It is a list dangerously small

Because so much has been forgotten.

And because nobody anymore knows more than a tiny fraction of it.

And it is a list that is still shrinking.

Faster and faster and faster.

Until it is almost gone.

But it is not gone.

— It is a list of things that have been saved.

Of things that have been mended, nurtured, passed down, remembered

Of things taken care of, tended, loved, watched over

Of ways of talking, ways of knowing, ways of seeing, ways of feeling, and ways of loving

Of customs, rituals, practices, seeds, breeds, tools, skills, and prayers.

Things saved.

It is a list that teaches us how to belong to this world.

A list that teaches us how to live in this world without destroying it.

A list that teaches us how to live with each other without destroying ourselves.

Passed down from cultures that celebrated limits, that worshipped them.

Thankful cultures.

Cultures that awoke each morning to see, hear, feel, touch, or taste

The world that gave birth to them.

A world that is now slipping away from us.

A world that will slip away from us if we don’t hold onto it

With all the strength we can summon

In our hearts, in our minds, and in our bodies.

It is a list that will give you this strength.

IV.

So in this time of catastrophe,

Perhaps we should turn to these lists.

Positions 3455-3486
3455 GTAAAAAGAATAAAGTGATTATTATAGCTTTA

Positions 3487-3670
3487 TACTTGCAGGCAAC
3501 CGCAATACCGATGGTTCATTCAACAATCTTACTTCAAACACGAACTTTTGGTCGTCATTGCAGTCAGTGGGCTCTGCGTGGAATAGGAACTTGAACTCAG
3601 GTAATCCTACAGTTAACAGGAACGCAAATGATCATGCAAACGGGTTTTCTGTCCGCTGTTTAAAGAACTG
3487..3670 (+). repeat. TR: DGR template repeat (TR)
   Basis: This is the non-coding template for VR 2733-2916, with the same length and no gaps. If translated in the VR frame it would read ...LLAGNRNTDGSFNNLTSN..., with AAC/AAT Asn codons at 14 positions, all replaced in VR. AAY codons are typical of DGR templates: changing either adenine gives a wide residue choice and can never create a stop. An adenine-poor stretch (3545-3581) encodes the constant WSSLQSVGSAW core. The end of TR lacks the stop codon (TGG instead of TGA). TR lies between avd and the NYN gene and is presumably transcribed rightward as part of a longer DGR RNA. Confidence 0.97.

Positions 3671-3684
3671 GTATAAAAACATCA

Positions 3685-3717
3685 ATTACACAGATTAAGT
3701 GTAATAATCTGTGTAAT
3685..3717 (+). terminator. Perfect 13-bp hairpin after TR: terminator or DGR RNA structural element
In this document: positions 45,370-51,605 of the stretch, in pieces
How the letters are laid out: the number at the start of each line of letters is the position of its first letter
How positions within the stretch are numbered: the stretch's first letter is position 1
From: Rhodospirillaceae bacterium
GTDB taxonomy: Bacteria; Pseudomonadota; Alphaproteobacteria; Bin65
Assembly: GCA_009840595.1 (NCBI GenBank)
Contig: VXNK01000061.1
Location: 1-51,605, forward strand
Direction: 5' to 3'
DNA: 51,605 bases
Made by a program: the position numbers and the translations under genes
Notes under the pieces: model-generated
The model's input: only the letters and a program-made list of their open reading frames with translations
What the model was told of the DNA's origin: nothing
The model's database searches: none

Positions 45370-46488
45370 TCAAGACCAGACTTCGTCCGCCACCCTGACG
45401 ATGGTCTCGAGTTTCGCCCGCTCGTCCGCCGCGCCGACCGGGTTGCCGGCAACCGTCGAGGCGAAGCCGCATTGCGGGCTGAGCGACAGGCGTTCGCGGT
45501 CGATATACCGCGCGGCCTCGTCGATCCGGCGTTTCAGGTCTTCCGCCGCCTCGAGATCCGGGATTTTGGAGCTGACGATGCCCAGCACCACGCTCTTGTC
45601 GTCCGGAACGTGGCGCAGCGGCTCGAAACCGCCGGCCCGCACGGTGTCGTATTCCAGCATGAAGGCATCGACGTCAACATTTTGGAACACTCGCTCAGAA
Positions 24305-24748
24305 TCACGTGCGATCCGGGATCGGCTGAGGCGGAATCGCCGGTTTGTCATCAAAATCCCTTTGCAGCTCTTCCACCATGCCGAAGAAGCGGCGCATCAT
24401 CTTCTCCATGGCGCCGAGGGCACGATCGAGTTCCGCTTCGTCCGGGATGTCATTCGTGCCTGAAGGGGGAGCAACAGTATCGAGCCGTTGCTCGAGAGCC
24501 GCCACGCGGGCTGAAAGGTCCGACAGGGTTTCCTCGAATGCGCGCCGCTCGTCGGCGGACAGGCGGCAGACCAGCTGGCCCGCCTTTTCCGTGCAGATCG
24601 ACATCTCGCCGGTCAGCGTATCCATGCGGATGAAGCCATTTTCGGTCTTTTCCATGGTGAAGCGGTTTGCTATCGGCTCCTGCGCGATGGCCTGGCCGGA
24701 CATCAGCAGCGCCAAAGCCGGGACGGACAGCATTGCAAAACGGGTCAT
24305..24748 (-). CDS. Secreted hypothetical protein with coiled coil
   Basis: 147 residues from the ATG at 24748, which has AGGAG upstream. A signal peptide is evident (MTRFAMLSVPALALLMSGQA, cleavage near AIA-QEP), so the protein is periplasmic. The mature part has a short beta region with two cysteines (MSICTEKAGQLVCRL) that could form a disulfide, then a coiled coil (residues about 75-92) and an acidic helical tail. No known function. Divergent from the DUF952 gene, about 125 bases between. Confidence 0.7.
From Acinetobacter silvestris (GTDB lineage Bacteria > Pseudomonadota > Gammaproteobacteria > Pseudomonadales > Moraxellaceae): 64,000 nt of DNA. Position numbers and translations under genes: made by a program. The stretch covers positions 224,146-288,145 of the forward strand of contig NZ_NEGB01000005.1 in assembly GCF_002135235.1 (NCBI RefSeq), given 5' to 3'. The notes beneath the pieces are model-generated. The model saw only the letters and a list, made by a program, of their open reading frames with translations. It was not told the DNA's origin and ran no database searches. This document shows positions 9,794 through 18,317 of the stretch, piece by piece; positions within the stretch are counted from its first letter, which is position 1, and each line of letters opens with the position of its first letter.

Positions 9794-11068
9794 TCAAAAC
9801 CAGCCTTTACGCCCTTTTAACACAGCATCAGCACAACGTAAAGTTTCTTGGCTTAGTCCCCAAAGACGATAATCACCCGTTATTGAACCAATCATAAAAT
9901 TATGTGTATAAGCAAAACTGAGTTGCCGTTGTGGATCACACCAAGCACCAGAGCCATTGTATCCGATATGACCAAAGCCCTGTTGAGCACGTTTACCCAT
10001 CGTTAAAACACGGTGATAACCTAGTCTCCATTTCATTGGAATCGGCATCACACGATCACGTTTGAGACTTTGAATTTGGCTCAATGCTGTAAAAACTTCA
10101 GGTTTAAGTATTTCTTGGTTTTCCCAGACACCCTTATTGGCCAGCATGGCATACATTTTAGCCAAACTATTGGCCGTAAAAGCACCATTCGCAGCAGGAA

And teach our children from them.

So that we may live.

(25 January 2013)

 

Finding Renewal In Times Of Loss: Carolyn Baker Reviews “Why The World Doesn’t End” By Michael Meade
Carolyn Baker, Speaking Truth to Power
Michael Meade is a storyteller, author, and scholar of mythology, anthropology, and psychology. Deeply influenced by the works of Carl Jung, Mircea Eliade, Edith Hamilton, James Hillman, Malidoma Somé, and Joseph Campbell, he views our world through a lens of myth, symbolism, and the inextricable connection between nature and culture. Meade’s passion for making meaning and making sense of humanity’s predicament in a dark time reverberates throughout Why The World Doesn’t End: Finding Renewal In A Time Of Loss, as well as his other books such as The World Behind The World (2008) and Fate And Destiny (2010).